The combatants occupied the convent and the municipal hall with success, but the Americans gained the upper hand in the mess tent. Private Adolph Gamlin recovered from his brief concussion and secured another rifle. With a firearm at hand, he dealt massive casualties among the Filipino combatants. Several American soldiers escaped from the mess tents and barracks, they armed themselves and retook the captured municipal hall. Faced with superior fire power, the attacks by the Filipino combatants degraded and Abanador retreated with the surviving men. But the fear of the rebel’s return prompted the remaining Americans led by Sgt. Frank Betron to flee the town in native canoes. After burying the dead, the people left the town deserted.
The American press described the battle as the worst defeat by the US Army since the Little Bighorn. The shock of such a loss from bolo welding rebels prompted American men living in Manila to carry sidearms. Major General Adna R. Chaffee, the military governor of the Philippines then received orders from President Theodore Roosevelt to pacify Samar. Assigned to the task was Jacob H. Smith, and Smith’s orders include the infamous kill order:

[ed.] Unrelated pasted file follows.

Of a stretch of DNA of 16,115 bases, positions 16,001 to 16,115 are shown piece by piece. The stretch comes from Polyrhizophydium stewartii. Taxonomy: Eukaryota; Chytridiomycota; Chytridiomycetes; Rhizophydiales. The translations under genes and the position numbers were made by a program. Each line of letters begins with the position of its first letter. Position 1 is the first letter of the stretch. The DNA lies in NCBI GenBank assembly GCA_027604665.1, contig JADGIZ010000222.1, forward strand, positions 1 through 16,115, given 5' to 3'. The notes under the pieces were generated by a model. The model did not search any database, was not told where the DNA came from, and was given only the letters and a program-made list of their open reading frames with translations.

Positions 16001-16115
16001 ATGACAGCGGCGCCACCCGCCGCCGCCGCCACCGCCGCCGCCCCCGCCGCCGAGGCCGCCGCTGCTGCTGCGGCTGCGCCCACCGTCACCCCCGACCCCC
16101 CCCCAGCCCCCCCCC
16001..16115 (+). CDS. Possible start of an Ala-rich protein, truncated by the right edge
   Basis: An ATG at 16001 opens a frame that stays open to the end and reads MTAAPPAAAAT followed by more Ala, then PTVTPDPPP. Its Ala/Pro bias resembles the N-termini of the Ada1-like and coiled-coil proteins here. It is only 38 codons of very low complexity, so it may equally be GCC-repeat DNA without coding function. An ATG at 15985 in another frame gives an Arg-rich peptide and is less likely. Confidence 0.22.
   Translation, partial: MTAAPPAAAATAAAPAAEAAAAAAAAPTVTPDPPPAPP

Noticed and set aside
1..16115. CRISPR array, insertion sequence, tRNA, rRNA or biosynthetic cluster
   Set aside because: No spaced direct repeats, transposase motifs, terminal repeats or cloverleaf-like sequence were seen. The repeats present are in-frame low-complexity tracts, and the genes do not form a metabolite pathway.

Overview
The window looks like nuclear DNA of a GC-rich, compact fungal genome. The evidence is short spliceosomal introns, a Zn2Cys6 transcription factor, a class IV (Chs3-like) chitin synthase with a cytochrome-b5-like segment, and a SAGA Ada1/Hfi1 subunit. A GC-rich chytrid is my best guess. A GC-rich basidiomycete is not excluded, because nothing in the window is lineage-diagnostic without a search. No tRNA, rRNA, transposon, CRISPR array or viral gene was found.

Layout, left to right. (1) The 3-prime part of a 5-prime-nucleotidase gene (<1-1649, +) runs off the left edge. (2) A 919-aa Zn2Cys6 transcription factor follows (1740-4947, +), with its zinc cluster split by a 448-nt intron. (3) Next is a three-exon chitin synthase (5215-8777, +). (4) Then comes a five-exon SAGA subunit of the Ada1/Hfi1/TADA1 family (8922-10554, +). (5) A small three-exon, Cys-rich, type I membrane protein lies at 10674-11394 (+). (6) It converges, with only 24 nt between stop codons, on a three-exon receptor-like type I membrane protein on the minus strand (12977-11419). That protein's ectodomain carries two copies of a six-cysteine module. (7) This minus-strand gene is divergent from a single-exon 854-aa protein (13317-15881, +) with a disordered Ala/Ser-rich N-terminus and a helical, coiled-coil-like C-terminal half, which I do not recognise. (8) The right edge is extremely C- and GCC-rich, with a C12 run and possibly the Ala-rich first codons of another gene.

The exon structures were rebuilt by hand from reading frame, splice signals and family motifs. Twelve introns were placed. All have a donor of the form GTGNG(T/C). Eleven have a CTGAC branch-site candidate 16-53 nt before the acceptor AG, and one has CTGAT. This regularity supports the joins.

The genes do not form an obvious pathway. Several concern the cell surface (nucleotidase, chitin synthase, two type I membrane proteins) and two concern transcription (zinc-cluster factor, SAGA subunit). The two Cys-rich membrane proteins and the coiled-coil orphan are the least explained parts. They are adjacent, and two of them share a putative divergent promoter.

“I want no prisoners. I wish you to kill and burn; the more you kill and burn, the better it will please me... The interior of Samar must be made a howling wilderness..”
— Gen. Jacob H. Smith
This earned him the nickname “Howling Wilderness Smith.” In his march in Samar, he resorted to ruthless tactics like food and trade cutoff to starve the rebels. To discourage the locals from supporting the guerillas, Smith used widespread destruction. His troops marched across the island, destroying homes, and killing people and animals which resulted to massive casualties. Or at least, as some accounts suggested. Some estimated a massive 50000 dead during Smith’s march across Samar, but other sources suggested a lower death count. And there are reports that a lot of Smith’s soldiers never followed his kill order. The Balangiga Bells, the church bells said to have announced the assault were taken as war booty.
Nevertheless, the atrocities prompted anti-imperialistic sentiments in the US, and Smith was later court martialed and forced to retire.
1. Dumindin, Arnaldo (n.d.). "Balangiga Massacre, September 28, 1901." filipinoamericanwar.com.
2. Valderrama, Michael R. (22 June 2013). "'The Bolo." Sun star.
3. Chua, Michael Charleston (16 November, 2018). "Before the bell returns; correcting the myths on the Balangiga massacre." ABS CBN news.
4. Zulueta, Lito (29 October, 2018). "Scapegoats of history: Myths about the bells of Balangiga" inquirer.lifestyle.net.
This content is accurate and true to the best of the author’s knowledge and is not meant to substitute for formal and individualized advice from a qualified professional.